I feel a re-ignition of the old days coming on - good posts on trading blox forum and lots of good input

Here's a question for you then [ all]

You test a system [ TMA] over 20 years of sample data = excellent
you test in on 3 in years out of sample data = excellent
You live trade it for 5 years and compund 20% in it per anum

year 6/ 7.5 draw down = 85 % [ max in backtested and real history 30%]

Good system ? Bad system ? What the hell happened ?

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Post by Chris67 » Wed Aug 21, 2013 11:59 am

my answer incidentally = QE

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Post by Ghost11365 » Wed Aug 21, 2013 12:49 pm

Thanks Sluggo and Chris for your replies. I'll checkout the link you provided and get back with feedback.

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Help reviewing trades

Post by Ghost11365 » Mon Sep 02, 2013 9:03 pm

I used the TMA strategy, had equity of $250,000, risking 1% per trade. I ran a simulation from 2006-08-01 to current date (actually whenever the sample equities data ends). Nevertheless, when I review the trades for the period there is a transaction for a quantity of 1996 with an order fill of 21.27 = ~$42.5K; this is not 1% of my portfolio that should be at risk - it's closer to 17% - why the disparity?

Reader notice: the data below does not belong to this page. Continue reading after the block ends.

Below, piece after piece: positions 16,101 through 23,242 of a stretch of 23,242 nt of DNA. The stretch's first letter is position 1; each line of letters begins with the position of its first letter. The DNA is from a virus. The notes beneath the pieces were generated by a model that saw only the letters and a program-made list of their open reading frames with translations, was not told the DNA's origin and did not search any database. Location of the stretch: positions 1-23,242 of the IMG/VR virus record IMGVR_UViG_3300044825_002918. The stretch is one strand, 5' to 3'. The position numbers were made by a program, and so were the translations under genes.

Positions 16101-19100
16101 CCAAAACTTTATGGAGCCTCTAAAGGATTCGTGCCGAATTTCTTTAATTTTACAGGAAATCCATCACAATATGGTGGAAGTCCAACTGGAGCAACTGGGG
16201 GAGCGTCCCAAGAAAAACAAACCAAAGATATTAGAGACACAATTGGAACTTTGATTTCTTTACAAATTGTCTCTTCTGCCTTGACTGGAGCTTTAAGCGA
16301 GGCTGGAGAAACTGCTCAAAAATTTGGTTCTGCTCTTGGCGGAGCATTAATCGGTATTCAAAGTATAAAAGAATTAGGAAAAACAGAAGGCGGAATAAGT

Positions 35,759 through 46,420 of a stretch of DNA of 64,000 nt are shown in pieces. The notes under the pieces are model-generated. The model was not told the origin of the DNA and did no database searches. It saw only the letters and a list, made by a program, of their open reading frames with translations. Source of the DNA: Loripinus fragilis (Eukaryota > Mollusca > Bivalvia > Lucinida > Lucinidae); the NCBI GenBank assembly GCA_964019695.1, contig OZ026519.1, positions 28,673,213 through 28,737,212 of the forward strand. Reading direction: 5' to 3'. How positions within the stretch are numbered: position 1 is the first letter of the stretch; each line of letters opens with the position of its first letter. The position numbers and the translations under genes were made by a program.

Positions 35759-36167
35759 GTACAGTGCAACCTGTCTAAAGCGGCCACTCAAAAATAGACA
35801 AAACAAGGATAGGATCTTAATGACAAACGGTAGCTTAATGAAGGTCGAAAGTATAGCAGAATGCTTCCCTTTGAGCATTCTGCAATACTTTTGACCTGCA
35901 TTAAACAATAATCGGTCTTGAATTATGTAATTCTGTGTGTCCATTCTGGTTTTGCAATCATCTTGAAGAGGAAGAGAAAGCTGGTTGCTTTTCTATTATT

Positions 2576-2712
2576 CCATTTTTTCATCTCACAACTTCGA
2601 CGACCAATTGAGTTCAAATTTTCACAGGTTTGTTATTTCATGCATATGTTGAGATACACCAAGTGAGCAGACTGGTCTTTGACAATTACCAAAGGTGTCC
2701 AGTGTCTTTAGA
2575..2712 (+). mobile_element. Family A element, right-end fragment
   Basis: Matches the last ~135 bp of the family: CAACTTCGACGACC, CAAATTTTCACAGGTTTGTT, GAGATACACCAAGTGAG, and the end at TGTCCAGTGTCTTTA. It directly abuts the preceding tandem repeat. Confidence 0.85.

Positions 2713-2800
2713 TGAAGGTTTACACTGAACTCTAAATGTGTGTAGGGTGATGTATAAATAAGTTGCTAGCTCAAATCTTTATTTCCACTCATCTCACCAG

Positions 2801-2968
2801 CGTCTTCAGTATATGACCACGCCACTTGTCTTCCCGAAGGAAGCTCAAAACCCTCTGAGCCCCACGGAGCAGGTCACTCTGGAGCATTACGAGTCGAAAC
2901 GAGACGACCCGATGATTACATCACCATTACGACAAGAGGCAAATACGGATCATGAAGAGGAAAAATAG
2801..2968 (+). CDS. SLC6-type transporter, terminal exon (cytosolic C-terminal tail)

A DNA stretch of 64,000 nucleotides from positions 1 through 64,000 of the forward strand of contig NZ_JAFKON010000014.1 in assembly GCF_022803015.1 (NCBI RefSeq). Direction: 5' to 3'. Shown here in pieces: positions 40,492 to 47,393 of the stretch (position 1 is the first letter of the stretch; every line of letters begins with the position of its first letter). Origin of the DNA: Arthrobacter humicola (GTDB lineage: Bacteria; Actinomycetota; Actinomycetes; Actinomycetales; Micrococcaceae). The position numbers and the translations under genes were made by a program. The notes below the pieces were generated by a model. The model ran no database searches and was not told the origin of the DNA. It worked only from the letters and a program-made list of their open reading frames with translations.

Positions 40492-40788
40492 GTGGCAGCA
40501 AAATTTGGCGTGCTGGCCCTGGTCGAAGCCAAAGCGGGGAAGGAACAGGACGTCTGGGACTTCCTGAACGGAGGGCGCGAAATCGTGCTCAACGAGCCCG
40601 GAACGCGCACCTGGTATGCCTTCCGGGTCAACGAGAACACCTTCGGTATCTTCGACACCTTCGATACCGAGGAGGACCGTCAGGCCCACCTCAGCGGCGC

Also i'm using the Turtle Edition - why are the cut and copy icons on my toolbar grayed out?

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Post by fab1usa1 » Mon Sep 02, 2013 9:29 pm

Dollar Risk Per Trade for a long position is (Entry Fill - Stop Price) * Quantity.

Rearrange terms to get Stop Price = Entry Fill - Dollar Risk Per Trade / Quantity.

In your case: Entry Fill = $21.27, Dollar Risk Per Trade = 1% of $250K = $2500, and Quantity = 1996

Therefore: Stop Price = $20.02

The system assumes that you will close your position if the price drops below $20.02. In this case your dollar risk would be limited to $2500.